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Thursday, May 23, 2024

Standard & Poor’s affirms stable outlook for Pakistan

On the condition of implementation of economic reforms by the government, the credit rating agency Standard & Poor’s Global sees Pakistan progressing on economic fronts. It has estimated that Pakistan’s foreign financing needs are covered for the next twelve months, with bilateral and multilateral inflows.

Leading credit rating agency Standard & Poor’s on Monday has affirmed B- and B rating on Pakistan’s long and short-term sovereign credit, respectively.

The agency retained its stable outlook on Pakistan’s economy in the long-term. S&P Global also affirmed their B- long-term issue rating on Pakistan’s senior unsecured debt and Sukuk trust certificates.

The American ratings agency estimated Pakistan’s requirement for foreign financing would stand fully covered for the next 12 months with inflows coming from multilateral and bilateral credit partners. More importantly, the amount of ‘usable’ foreign currency reserves rose to $14 billion at present compared to $2.4 billion two years ago in 2019.

The research noted, “the government’s securing of an IMF reform and funding program, along with considerable additional bilateral and multilateral funding, will help to address near-term funding risks. Nevertheless, continued reform progress will likely be necessary to address Pakistan’s credit vulnerabilities.”

“As of April 2021, the government had completed most of the 12 structural benchmarks expected under the programme up to that point. The IMF subsequently completed its second through fifth reviews under the EFF. In particular, Pakistan has made solid progress toward containing its twin current account and primary fiscal deficits, has begun to rebuild its foreign exchange reserves alongside a more flexible rupee exchange rate regime, and consolidated the State Bank of Pakistan (SBP)’s autonomy by implementing zero lending from the central bank.”, the agency said.

It added, “Ongoing reform efforts should support a continued stabilisation of Pakistan’s fiscal and external metrics, though vulnerabilities remain elevated. “Multilateral and official funding will remain critical to Pakistan’s external debt sustainability.”

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It added that the stable outlook reflects our expectations that funding from key bilateral and multilateral partners, along with the recent improvement in Pakistan’s balance-of-payments position, will be sufficient for the country to meet its considerable external obligations over the next 12 months.

“We expect Pakistan’s recent improvement in growth momentum to endure, bringing its long-term performance more in line with global peers.” S&P said, adding that the government has adopted key reforms to stabilize its vulnerable fiscal position, however pandemic risks and political realities may temper further progress.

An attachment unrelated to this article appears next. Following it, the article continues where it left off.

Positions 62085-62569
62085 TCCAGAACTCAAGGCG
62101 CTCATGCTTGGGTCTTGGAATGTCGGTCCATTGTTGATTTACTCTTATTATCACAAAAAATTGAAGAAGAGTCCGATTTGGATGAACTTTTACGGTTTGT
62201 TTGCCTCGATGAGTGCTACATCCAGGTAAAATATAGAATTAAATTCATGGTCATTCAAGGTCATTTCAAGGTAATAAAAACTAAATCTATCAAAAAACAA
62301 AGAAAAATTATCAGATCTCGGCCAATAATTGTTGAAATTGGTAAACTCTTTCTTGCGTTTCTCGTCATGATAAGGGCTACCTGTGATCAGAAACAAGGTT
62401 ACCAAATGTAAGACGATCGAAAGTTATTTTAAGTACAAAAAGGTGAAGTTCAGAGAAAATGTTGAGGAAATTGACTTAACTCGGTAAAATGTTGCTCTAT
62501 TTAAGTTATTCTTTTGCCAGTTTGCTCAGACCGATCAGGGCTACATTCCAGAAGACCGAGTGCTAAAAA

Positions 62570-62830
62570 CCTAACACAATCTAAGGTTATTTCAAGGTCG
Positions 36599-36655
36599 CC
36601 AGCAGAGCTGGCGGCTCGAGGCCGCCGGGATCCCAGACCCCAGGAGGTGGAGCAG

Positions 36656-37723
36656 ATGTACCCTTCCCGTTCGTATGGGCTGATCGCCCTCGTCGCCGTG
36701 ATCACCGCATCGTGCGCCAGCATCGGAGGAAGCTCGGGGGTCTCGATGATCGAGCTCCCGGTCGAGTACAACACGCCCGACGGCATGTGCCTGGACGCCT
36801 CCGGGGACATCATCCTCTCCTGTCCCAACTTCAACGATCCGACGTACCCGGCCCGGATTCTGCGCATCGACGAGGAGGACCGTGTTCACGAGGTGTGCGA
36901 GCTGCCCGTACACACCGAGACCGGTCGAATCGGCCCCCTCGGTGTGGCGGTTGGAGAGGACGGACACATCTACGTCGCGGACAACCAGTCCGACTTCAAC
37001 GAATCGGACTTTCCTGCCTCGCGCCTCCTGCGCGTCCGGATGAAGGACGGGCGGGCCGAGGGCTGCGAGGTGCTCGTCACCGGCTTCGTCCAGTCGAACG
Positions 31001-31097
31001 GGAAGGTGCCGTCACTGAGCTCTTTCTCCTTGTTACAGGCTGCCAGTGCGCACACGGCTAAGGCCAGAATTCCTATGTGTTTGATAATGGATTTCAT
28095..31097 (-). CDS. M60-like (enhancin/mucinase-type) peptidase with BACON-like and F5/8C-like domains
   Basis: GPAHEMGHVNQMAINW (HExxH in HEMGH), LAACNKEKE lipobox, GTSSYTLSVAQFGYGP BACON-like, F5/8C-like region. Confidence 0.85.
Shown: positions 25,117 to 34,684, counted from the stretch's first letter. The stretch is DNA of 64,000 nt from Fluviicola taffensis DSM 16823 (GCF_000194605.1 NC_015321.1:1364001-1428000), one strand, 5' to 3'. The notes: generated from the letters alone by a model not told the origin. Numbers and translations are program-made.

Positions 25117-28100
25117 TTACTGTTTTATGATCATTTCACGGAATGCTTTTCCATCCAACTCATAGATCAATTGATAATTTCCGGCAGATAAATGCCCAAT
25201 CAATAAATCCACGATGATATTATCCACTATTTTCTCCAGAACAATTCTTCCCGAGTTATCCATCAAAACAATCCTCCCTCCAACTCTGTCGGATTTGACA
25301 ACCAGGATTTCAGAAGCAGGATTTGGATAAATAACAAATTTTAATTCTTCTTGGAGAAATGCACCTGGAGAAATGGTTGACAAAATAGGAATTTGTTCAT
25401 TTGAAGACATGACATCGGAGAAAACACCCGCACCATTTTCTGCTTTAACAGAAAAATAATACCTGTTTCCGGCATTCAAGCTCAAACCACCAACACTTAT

“Nevertheless, the government has begun to implement more powerful economic reform measures, in line with its agreement to a $6 billion, 39-month extended funding facility with the IMF,” credit-rating agency said earlier, which includes fiscal reforms aimed at increasing the government’s revenue mobilisation, as well as the introduction of and commitment to a more flexible, market-determined exchange rate regime.

S&P Ratings said that despite economic reforms, including the introduction of enhanced flexibility for the Pakistani rupee, will help to stabilize and eventually support a recovery in economic activity, this effect is unlikely to sufficiently offset the loss in momentum in the economy during this period of acute fiscal and external stress.

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Talking about the recent regional crisis, the agency said, “The humanitarian and security crisis in neighboring Afghanistan could pose additional risks to Pakistan’s domestic security situation in the years ahead.” S&P said domestic security, occasional tensions with India, and Pakistan’s extended land border with neighboring Afghanistan pose challenges to Pakistan’s long-term economic outlook.

It added, “these conditions, along with a shortfall in physical infrastructure, are additional bottlenecks to foreign direct investment.”

The agency said rising revenues will help to gradually moderate the government’s elevated interest burden. The Pakistan government has taken steps to bolster its revenue profile in line with the IMF’s EFF reform program.

However, there was concern by the agency that the new revenue generation measures in recent budget are very limited and additional steps need to be taken to comply with IMF’s EEF program.

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“Nevertheless, the government introduced limited new revenue generation measures in this year’s budget, and additional reforms to tariff and tax regimes may be necessary in order to maintain EFF program momentum.”

Lastly, the rating agency forecasted that they do not see the deficit rising toward its 2018 level, and instead forecast that it will remain modestly below 3 percent of GDP.